Review Summary: Potential, typically scorned.
So just what can you expect from singer songwriter Tom Odell on his debut album? If you’ve listened to the Brit awards then you’ll be expecting fireworks, but if you've taken any notice of the capricious NME then you’ll be avoiding him like the pestilence. After any artist enjoys excessive hype, the inevitable media counter-attack follows to restore parity and reset our expectation equilibrium. In reality, any artist who finds themselves in this position usually lands comfortably in the middle of these two extremes – and in this regard Tom Odell is no different.
The backlash Odell received however was more brutal than most – receiving a less than paltry 0/10 from the aforementioned music magazine. There is however, at least some
substance to the detractor’s arguments. Pop music is rarely lauded for its lyrical depth, but even when it is predictably shallow, then sincerity is sometimes nearby to fill the gap instead. Cringe worthy lines such as “Make me hot, make me come” on album opener “Grow Old With Me” and “All my tears have been used up on another love” on “Another Love” highlight Odell’s juvenescence, and they fail to compliment the often stellar piano work hiding underneath. Odell’s lyrics reek of cliché and shock factor – and it’s a negative stereotype that the young Brit has unwisely, and probably unwittingly, encouraged.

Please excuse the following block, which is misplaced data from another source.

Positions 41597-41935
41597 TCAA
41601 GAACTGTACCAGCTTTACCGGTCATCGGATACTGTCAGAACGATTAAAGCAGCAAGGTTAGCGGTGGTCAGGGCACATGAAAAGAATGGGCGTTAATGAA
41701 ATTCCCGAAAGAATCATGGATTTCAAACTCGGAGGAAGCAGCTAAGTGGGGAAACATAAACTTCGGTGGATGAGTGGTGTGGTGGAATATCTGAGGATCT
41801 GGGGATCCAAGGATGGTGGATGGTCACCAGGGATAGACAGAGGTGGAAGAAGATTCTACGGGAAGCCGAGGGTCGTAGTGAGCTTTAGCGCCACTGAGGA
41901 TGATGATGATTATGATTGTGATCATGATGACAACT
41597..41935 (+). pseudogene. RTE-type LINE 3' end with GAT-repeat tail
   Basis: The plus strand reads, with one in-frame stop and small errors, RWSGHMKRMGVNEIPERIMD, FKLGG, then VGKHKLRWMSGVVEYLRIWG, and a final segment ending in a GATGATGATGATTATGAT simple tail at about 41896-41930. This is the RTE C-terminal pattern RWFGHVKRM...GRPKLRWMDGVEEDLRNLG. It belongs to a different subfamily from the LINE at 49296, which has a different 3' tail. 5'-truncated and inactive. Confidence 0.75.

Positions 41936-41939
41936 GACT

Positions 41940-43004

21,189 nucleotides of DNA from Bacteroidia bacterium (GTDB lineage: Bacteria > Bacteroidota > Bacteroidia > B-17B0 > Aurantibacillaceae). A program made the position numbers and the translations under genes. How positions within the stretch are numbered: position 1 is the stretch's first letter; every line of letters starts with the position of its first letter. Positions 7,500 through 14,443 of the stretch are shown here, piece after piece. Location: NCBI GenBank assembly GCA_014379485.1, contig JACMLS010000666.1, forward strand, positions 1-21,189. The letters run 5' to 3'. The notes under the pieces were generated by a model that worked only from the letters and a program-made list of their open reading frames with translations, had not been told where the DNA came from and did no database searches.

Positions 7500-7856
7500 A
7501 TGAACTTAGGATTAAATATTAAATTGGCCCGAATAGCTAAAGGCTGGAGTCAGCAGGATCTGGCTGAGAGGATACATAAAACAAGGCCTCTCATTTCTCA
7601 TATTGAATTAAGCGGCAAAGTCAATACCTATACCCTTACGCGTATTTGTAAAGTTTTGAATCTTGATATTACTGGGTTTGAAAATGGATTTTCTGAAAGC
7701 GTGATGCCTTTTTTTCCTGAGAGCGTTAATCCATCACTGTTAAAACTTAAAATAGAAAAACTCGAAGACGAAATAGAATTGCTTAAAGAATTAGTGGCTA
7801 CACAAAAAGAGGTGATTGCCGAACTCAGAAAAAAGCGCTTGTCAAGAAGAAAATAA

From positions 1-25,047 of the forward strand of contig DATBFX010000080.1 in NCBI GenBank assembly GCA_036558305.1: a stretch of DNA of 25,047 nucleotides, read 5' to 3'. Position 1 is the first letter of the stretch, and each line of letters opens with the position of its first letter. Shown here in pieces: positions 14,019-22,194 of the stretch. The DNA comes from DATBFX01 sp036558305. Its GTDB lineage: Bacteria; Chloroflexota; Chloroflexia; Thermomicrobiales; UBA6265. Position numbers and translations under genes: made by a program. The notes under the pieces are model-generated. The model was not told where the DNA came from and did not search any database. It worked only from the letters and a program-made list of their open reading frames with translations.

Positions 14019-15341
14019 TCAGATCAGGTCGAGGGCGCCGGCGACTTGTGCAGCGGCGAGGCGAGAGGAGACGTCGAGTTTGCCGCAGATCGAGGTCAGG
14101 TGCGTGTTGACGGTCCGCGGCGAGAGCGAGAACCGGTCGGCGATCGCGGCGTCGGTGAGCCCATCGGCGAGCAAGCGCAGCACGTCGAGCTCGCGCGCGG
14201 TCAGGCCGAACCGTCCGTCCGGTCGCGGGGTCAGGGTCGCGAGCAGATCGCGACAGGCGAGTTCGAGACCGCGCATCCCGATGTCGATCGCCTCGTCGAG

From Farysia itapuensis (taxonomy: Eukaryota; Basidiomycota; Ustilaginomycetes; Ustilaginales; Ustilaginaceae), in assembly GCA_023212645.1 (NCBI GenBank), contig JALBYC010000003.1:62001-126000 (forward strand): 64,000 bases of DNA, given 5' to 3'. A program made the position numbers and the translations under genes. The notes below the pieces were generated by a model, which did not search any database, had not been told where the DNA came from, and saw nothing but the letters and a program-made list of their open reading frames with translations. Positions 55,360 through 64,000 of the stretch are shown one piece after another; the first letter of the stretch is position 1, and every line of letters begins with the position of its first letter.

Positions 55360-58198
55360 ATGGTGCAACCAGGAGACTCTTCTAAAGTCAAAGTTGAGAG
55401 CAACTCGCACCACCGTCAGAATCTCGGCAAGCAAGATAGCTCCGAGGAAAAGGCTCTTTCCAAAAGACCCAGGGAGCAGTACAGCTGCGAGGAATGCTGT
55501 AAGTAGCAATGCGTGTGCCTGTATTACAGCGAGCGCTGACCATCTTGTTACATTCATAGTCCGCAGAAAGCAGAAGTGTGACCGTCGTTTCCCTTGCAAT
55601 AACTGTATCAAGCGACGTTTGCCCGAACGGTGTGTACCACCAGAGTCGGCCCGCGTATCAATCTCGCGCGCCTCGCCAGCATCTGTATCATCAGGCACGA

The highlights on Long Way Down
occur when Odell flaunts his expertise as a pianist. It’s impossible to deny the 22 year old one thing, he can craft a solid hook by tinkling those ivories, and his potential to grow is evident. Although repetitive, “I Know” undeniably strikes a catchy chord, in part because it refuses to be vulgar, but more so because it is simply content to bounce merrily from start to finish. The brilliant “Can’t Pretend” embraces the major as well as the minor, expertly switching dynamics as the chorus fades into the verse and back again, and what’s more, it’s also one of the rare occasions when Odell’s voice genuinely connects with the listener – bridging the gap that exists on many of the other songs here.
It’s safe to say that at this point in Odell’s career the hype was premature, but the doom mongering and quite frankly volatile critique by NME can equally be ignored. There’s undeniably talent lurking beneath Tom Odell’s flaws, and if the British media can for once decide upon a reasonable middle ground, it might just allow him to flourish without either the burden of expectation or the fear of failure looming over him.